Two weeks ago, the New Yorker ran an excellent article about Pembroke-Country Day School, an all-boys private school in Kansas City (later to be merged into a coed school now known as Pembroke Hill). The author, 1973 Pem-Day graduate David Owen, tells the story of how primarily white senior classes from the 1960s booked rhythm and blues acts to play at their proms. Owen also adds context related to race and segregation in music and schools in those times. Click here for the article, but you may hit a paywall.
The lineup of R&B artists makes for some fine selections for Lonnie’s Jukebox. Click on the song titles to listen.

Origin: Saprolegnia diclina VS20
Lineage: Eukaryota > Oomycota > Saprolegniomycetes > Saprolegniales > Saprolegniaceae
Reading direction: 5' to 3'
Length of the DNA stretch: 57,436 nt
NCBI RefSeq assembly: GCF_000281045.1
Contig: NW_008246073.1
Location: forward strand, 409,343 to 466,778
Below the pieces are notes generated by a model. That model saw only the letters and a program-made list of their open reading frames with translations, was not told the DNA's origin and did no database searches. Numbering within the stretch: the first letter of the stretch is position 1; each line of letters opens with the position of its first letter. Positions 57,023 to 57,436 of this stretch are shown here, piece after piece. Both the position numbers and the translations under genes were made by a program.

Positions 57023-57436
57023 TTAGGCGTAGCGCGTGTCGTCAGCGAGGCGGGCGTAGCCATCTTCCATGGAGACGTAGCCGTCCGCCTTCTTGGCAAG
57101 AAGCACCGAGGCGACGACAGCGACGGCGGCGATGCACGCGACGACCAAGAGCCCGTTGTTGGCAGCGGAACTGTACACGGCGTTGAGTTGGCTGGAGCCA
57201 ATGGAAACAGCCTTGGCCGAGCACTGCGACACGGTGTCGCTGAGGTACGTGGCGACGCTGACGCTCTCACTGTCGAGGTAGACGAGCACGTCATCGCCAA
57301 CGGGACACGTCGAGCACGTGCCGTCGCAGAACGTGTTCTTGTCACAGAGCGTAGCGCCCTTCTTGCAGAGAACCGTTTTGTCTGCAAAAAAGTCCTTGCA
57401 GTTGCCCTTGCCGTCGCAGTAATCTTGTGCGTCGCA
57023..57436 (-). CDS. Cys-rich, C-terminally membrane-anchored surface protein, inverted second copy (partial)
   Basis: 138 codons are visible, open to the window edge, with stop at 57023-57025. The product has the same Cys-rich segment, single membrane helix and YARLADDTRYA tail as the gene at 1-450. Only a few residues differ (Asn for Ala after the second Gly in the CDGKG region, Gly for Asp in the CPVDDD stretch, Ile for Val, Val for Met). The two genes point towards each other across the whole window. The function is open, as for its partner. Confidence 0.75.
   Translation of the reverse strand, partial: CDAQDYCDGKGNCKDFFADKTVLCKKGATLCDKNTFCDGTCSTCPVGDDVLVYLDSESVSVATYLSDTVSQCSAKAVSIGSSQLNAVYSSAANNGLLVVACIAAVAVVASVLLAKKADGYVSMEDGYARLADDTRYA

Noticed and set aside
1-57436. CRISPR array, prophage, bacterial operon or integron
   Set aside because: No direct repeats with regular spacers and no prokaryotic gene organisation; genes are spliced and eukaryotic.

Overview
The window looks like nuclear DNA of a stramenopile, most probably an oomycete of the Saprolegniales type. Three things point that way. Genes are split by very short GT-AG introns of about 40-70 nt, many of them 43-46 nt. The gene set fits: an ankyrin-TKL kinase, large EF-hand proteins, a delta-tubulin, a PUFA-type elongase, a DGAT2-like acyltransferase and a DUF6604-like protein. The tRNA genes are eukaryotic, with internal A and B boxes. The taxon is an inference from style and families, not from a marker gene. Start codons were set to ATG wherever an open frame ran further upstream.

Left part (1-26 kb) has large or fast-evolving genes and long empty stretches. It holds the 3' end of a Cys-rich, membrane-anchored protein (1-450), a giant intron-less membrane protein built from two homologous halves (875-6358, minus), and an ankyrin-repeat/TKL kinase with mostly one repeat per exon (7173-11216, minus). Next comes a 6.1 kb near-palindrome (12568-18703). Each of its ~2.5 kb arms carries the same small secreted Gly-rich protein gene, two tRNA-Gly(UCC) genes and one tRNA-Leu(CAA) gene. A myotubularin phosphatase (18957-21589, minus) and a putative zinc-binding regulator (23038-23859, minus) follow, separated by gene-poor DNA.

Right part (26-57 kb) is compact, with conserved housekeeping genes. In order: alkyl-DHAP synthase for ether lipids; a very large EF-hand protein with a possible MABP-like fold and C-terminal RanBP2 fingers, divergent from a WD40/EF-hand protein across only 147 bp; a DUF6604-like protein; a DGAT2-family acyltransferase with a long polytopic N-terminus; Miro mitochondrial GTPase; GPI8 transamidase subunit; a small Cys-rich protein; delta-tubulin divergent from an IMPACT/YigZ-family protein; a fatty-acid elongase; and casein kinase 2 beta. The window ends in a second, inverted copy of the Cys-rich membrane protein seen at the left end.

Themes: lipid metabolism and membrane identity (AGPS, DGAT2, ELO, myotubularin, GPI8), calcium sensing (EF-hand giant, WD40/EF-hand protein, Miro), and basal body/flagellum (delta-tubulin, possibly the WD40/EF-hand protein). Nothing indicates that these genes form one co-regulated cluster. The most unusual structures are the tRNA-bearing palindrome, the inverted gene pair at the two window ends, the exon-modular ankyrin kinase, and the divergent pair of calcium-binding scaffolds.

1962 – Bo Diddley: In 1962, the senior-class president was Arthur Benson, a KC lawyer and Hot Stove subscriber. He told the New Yorker, “Several ideas for the end-of-the-year celebration had been floating around, but we weren’t happy with any of them.” But a friend of Arthur’s knew a student at another high school who had connections in the music business. They followed up and were able to book Bo Diddley.
After the New Yorker article was published, there was a frenzy of emails among former Pem-Day students, including several Hot Stove subscribers who looped me into some of the conversations (I’m Van Horn, not Pem-Day). In this process, I picked up some more info, including the identity of the student at the other high school who helped book Bo Diddley. Sandy McGee, Pem-Day class of ’62, says it was his friend Larry Levy from Southwest High School. I didn’t know Larry back then, but in a typical small-world-of-KC story, Larry’s wife Marti and my wife Rita are yoga/lunch pals.